A Polar Dinoflagellate that Can Really Take the Heat
Zheng, S., Wang, G. and Lin, S. 2012. Heat shock effects and population survival in the polar dinoflagellate Polarella glacialis. Journal of Experimental Marine Biology and Ecology 438: 100-108.
In an effort to gain further enlightenment about the subject, Zheng et al. studied the effects of temperature shock on the growth of the dinoflagellate Polarella glacialis. This they did "by monitoring its physiological and biochemical responses to temperature rises from 4°C to 10 and 15°C," while examining the growth rate and expression of two important genes for this alga.
The three researchers say "it is noteworthy that in the present study the cultures were directly transferred from 4°C to 10 and 15°C without progressive intermediate steps," and they state that in response to these sudden temperature shifts, "the cultures first experienced a period of declination, then cell density tended to become stable, a sign that a part of the cell population survived."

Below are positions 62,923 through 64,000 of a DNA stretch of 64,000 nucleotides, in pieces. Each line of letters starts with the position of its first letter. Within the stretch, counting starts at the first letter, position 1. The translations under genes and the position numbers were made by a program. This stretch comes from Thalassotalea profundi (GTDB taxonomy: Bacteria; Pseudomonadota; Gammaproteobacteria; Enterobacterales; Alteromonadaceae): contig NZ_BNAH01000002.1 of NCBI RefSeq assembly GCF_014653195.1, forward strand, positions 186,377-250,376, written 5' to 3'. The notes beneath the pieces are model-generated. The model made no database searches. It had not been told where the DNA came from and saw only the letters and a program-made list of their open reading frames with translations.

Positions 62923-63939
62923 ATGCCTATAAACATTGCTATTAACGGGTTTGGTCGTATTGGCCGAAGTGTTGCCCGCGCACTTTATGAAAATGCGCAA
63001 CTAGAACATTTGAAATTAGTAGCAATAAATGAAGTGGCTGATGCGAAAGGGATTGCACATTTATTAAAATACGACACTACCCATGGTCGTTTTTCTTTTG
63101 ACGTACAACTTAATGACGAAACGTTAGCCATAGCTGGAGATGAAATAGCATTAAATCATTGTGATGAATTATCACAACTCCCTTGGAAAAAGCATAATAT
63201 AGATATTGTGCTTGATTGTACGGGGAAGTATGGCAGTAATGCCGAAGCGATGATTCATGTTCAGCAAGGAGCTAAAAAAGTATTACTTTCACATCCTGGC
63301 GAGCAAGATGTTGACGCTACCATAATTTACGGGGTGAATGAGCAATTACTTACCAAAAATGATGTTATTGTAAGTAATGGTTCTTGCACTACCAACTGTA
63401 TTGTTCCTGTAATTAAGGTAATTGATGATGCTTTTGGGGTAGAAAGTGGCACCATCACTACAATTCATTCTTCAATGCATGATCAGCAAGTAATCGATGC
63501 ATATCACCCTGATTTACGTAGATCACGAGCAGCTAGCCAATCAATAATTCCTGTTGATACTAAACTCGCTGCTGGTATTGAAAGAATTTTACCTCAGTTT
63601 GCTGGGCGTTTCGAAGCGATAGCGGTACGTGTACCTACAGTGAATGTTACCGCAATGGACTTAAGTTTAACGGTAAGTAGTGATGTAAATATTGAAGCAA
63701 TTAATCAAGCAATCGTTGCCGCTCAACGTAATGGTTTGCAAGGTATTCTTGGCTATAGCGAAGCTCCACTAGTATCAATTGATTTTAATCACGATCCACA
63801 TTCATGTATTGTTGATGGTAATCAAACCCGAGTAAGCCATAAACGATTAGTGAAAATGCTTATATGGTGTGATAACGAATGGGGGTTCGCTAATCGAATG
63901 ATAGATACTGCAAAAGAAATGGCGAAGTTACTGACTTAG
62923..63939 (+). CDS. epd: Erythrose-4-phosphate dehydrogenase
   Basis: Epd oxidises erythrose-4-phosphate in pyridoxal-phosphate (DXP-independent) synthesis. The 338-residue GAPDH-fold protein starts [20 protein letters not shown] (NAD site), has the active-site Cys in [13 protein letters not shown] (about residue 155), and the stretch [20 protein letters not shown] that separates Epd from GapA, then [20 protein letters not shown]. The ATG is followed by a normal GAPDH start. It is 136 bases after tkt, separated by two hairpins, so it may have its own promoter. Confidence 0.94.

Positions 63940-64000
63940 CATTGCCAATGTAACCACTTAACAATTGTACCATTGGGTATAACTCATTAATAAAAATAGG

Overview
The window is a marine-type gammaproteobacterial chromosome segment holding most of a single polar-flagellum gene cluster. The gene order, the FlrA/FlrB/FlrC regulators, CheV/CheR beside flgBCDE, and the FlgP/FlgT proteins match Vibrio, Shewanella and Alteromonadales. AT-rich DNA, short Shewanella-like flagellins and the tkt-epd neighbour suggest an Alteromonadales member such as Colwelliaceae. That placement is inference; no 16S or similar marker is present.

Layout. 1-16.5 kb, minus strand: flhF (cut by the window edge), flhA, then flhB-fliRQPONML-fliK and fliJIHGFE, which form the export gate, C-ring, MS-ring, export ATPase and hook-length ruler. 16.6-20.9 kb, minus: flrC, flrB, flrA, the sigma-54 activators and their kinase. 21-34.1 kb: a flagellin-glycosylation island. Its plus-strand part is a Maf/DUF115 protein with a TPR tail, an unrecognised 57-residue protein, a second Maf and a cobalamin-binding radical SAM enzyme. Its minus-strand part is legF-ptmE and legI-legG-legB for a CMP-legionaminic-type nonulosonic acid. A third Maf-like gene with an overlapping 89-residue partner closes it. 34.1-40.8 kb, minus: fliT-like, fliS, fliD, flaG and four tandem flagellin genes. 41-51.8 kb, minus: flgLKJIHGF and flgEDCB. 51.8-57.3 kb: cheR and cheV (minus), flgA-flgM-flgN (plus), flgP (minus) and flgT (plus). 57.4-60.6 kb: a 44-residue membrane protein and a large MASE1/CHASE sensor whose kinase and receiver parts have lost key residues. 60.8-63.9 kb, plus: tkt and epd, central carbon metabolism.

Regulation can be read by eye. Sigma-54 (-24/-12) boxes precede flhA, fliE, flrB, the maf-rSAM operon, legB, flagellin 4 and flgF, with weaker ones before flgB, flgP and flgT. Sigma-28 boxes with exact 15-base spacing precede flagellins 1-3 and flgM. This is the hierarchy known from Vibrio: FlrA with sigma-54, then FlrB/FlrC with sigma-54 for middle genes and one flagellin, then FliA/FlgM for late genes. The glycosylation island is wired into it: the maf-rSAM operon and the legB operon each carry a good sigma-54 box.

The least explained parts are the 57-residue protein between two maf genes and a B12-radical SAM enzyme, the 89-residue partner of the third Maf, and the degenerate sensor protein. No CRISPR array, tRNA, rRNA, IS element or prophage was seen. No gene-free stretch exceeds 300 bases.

In light of what they observed, Zheng et al. conclude that "if the species can survive such heat shock in the long term, there is good opportunity that it can be transported from polar regions to temperate or even warmer waters," which perhaps explains, in their words, why "taxa closely related to this species occur in temperate aquatic environments (Lin et al., 2009, 2010)." And if P. glacialis and other related species can do that, coping with projected global warming should be a non-problem.
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